This story really makes you look at your own life and examine the priorities you have. This story touched me so deeply, it's even hard to put into words. If you ever find yourself thinking, "how can I go on when life is this hard?" then you need to read/listen to this book, because the key to surviving, and even thriving, in difficult times in contained within. It is a story of hope and courage, even in the midst of an absolute hell. Michelle's life was an absolute living hell, and yet she never gave up, and wants to share with others what kept her hanging on, so that they can too.
The narrator really made the story come alive too, I really felt like she connected with this story on a personal level, and that showed through in her narration; I think she did a phenomenal job.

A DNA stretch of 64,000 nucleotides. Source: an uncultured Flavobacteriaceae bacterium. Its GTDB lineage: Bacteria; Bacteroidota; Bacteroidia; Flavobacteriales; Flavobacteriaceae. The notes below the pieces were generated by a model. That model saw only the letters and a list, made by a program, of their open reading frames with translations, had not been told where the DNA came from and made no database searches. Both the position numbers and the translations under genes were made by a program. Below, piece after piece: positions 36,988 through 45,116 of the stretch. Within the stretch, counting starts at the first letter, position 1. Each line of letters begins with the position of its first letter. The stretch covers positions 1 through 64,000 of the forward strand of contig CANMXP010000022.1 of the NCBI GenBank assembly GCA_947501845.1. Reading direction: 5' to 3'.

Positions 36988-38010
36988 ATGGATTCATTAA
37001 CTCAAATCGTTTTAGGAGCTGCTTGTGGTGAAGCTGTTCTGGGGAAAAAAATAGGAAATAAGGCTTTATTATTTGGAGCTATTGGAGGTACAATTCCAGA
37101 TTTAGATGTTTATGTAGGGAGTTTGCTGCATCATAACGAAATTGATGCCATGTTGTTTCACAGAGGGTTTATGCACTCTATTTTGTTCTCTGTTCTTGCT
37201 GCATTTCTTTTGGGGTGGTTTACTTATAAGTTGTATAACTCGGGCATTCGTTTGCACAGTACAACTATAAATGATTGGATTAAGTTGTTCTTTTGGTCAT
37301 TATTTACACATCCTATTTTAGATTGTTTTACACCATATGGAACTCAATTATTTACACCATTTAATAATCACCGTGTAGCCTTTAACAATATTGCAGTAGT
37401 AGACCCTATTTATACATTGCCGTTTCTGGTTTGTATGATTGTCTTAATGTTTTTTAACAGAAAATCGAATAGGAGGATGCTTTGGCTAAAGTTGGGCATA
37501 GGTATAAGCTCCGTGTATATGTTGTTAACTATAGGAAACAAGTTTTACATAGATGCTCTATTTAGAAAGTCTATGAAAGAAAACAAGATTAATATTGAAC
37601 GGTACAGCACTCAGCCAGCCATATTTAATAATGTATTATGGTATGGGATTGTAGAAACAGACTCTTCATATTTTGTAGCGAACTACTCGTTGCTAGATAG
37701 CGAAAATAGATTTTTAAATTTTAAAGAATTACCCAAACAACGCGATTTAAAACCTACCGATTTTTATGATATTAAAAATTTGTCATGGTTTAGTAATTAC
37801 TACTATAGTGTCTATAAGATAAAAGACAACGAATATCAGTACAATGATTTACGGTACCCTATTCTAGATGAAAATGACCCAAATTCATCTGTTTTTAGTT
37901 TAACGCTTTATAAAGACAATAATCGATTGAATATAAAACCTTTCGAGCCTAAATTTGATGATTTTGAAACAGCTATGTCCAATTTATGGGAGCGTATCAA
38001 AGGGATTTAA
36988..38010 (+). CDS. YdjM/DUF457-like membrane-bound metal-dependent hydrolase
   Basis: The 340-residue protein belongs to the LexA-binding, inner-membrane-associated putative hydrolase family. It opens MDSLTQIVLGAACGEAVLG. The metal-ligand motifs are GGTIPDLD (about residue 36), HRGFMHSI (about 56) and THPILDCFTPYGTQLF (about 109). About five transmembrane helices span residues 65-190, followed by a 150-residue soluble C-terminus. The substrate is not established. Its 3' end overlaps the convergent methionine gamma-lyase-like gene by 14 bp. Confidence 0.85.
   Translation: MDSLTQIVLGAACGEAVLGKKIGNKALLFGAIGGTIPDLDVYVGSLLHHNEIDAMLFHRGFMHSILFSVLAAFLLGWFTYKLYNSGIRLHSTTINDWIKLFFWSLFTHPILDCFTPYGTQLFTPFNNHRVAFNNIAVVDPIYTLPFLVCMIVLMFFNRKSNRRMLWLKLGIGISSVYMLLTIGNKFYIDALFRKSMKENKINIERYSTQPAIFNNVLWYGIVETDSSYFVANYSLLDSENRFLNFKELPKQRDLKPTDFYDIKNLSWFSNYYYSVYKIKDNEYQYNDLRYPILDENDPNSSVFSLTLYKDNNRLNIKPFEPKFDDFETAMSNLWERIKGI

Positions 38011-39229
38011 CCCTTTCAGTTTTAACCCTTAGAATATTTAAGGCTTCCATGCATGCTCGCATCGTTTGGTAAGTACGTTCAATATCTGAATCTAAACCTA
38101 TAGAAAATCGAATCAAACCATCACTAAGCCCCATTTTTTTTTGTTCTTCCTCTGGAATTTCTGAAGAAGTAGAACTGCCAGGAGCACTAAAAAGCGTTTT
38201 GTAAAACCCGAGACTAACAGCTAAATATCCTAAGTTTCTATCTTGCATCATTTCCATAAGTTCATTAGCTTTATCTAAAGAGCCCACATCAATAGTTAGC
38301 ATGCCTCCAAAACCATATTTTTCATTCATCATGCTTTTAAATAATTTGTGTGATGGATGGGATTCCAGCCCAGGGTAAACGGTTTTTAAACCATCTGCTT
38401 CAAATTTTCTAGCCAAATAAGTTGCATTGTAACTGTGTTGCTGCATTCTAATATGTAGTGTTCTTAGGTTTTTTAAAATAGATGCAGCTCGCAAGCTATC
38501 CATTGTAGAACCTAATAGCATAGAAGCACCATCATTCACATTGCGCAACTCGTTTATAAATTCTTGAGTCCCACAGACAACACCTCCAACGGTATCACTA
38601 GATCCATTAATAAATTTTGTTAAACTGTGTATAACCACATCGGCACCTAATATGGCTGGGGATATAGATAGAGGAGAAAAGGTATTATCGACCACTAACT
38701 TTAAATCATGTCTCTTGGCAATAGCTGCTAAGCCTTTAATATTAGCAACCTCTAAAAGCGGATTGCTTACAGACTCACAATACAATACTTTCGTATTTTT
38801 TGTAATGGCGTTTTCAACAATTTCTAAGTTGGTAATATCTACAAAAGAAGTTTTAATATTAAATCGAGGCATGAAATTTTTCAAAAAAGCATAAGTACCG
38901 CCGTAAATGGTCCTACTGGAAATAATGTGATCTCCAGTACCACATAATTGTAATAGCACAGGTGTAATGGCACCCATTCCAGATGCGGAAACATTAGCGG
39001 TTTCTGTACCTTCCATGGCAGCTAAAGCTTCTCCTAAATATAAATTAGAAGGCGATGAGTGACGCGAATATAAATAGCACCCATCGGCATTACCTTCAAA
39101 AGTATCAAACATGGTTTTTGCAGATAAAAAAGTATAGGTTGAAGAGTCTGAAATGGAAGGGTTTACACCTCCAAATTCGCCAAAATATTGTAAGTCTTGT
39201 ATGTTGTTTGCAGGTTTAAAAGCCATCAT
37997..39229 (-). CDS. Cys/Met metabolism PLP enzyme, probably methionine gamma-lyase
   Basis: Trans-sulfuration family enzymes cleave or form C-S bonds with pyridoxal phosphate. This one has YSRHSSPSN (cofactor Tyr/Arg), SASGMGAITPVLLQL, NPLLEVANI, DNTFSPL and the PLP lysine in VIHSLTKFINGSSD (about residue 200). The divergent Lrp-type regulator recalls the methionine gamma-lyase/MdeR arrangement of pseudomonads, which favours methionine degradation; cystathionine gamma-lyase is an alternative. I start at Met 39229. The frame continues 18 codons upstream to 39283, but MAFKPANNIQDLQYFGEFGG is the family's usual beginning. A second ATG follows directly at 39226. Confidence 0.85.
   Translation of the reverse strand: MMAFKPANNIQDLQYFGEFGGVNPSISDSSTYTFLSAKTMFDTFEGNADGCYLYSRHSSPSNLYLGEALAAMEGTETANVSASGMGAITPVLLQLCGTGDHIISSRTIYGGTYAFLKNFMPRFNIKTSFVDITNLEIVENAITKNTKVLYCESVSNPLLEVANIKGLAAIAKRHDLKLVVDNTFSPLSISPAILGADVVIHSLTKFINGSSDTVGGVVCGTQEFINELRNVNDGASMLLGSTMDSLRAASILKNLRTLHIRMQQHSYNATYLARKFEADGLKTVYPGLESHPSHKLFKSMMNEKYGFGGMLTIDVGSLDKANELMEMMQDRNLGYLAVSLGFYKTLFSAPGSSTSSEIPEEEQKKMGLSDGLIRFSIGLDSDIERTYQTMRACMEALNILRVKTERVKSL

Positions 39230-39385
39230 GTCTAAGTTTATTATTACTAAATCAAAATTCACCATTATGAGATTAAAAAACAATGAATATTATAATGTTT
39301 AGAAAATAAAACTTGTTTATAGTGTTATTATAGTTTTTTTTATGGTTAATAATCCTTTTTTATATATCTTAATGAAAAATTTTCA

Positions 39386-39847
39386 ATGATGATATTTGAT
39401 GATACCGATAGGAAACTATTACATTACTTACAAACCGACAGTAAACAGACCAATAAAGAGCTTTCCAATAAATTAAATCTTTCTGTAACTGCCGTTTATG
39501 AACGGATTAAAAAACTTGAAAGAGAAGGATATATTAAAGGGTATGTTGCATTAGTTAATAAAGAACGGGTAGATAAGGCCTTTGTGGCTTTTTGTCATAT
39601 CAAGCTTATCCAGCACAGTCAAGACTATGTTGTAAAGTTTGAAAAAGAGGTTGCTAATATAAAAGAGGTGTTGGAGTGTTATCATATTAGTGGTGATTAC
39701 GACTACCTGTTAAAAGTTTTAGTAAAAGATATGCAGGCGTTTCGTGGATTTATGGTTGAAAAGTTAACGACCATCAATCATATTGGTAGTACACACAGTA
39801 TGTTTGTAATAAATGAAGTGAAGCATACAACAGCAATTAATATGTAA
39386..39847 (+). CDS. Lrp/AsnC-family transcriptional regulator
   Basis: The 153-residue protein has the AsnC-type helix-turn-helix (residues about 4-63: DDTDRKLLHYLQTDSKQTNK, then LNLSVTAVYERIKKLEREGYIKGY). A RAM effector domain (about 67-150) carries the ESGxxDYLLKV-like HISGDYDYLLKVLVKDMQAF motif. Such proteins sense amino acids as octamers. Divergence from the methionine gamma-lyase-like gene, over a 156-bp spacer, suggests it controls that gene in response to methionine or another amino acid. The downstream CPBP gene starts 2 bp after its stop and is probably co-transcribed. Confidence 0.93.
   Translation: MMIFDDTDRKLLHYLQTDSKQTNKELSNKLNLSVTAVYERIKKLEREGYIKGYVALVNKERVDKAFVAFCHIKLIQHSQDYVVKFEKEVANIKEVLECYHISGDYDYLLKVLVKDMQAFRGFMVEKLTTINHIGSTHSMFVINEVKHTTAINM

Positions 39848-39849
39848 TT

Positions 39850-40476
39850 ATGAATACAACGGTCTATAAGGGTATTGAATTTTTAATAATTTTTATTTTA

Michelle's story is unbelievably heartbreaking. Of course the years in the Castro house were horrific, but it turns out that her life BEFORE she was kidnapped were pretty horrible too.
What is truly amazing is the strength this woman kept throughout the unspeakable horrors of her life. I thought the book was well-written and the narration was fine (I also wasn't expecting a literary masterpiece). It is a moving, in-depth look at the strength of the human spirit.